Charlotte-based United Way of Central Carolinas will invest $26.4 million in bettering lives across the region over the next 1 1/2 years, agency officials said Thursday.
Money will go to more than 100 programs and initiatives that work to improve people’s health, education and financial stability, and lift more from poverty, United Way officials said.
Unlike with the current funding that covered a one-year period, the new funding period will have to last 18 monthsand runs from July 1, 2019, to Dec. 31, 2020.
The biggest recipient across Mecklenburg, Cabarrus, Union, Anson and southern Iredell counties remains Charlotte’s Salvation Army. It runs the region’s largest shelter for homeless women and children and will receive about $1.14 million.
Other top recipients include YWCA Central Carolinas, $825,000; Child Care Resources Inc., $679,473; Safe Alliance Inc., which assists victims of sexual assault and domestic violence, $672,750; and Communities in Schools of Charlotte-Mecklenburg, $635,625.
Earlier this year, United Way officials said they would end a decade-long practice of relying on savings and would cut contributions to area nonprofits by 25 percent. The cuts come as donations to the United Way continue to fall, reflecting a national trend, as companies have opened up their charitable giving beyond the United Way, local United Way officials previously told The Charlotte Observer.
Despite an improving economy, the local United Way’s revenues slid 8% last fiscal year to $26 million, and the agency predicts up to the same decline for the fiscal year ending this June 30. The local United Way also previously said it would trim $1 million from its operating expenses, the Observer reported. And the agency is dipping into its fund balance again to compensate, officials said.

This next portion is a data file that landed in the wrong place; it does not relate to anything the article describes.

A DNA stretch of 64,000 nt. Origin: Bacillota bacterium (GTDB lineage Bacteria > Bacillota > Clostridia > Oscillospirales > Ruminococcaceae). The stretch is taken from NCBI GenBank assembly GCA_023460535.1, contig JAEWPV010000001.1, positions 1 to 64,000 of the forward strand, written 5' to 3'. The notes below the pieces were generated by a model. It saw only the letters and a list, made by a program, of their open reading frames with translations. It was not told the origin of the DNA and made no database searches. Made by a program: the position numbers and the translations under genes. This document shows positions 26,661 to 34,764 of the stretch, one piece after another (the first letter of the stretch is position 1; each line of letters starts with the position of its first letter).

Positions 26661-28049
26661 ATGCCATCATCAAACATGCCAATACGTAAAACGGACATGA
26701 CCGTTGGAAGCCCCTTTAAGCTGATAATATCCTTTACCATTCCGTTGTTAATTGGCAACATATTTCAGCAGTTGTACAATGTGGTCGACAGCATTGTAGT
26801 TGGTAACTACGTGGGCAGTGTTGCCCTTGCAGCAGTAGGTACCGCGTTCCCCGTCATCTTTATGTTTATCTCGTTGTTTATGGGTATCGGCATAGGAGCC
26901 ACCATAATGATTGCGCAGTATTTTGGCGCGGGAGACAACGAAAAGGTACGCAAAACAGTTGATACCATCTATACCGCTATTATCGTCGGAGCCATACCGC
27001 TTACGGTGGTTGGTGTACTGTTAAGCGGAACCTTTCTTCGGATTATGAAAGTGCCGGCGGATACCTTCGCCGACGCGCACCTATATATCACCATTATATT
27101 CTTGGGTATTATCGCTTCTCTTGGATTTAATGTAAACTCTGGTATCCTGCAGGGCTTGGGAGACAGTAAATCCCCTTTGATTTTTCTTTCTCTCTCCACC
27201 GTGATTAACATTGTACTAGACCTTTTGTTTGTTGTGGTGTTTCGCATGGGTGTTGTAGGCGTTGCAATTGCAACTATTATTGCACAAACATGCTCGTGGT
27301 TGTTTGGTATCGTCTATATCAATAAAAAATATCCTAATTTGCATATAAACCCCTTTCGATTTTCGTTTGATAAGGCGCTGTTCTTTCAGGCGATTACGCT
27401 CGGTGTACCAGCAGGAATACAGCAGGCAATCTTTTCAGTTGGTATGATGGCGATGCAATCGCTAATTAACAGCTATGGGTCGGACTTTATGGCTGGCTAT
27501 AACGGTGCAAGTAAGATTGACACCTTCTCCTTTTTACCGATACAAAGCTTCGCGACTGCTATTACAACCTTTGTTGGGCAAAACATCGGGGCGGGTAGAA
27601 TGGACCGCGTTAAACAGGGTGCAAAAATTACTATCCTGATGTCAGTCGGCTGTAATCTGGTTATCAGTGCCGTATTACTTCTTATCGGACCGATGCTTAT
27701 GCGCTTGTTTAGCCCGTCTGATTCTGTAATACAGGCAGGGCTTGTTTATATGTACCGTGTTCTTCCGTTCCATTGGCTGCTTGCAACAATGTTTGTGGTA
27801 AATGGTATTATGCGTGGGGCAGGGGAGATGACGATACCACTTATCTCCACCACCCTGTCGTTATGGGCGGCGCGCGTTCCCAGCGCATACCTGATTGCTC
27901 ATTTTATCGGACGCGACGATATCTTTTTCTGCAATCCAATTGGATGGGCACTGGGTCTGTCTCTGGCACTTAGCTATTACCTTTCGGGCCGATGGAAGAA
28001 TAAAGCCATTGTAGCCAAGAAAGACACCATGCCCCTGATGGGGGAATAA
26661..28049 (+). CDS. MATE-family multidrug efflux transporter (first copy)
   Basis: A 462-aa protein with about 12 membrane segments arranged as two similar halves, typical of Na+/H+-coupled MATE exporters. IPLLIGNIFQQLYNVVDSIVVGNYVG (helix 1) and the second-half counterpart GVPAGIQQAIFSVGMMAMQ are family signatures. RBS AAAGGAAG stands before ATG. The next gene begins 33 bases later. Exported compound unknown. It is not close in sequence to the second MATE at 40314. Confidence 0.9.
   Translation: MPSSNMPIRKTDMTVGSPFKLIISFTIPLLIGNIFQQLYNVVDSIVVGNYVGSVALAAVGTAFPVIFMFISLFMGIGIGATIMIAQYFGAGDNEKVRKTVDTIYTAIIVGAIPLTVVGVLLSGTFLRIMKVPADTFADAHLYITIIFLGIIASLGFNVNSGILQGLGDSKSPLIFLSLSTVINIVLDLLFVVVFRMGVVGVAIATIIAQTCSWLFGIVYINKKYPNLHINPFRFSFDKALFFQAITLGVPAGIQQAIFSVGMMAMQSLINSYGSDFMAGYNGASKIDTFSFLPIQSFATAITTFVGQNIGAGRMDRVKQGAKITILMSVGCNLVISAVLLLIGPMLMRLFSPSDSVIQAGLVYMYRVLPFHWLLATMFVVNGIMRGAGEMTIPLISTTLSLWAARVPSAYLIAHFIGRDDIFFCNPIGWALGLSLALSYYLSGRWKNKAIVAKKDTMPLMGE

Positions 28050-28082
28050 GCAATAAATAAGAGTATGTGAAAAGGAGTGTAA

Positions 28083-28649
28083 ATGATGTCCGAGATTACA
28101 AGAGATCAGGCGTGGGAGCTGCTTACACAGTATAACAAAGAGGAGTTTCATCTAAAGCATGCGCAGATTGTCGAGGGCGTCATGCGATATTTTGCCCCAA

The grants announced Thursday include $17.7 million for the United Way’s Unite Charlotte,United Neighborhoods and Impact Grants programs, and $8.7 million for community agencies as directed by donors.
Launched in 2017, United Neighborhoods helps families in economically disadvantaged Charlotte neighborhoods become more financially stable and their children better prepared for school, among other initiatives.
Started in response to Charlotte’s civic unrest in late 2016, Unite Charlotte funds social justice initiatives that address racial equity, poverty, civil rights and access and inclusion, according to Unite Charlotte’s web page.
“We are grateful for the support of so many partners and donors as we work to move the needle on economic opportunity,” Laura Clark, president and CEO of United Way of Central Carolinas, said in a statement Thursday.
“We know change won’t happen in isolation, so we are thankful to have the ability to make a collective impact through the efforts of hundreds of dedicated organizations and thousands of individuals,” Clark said.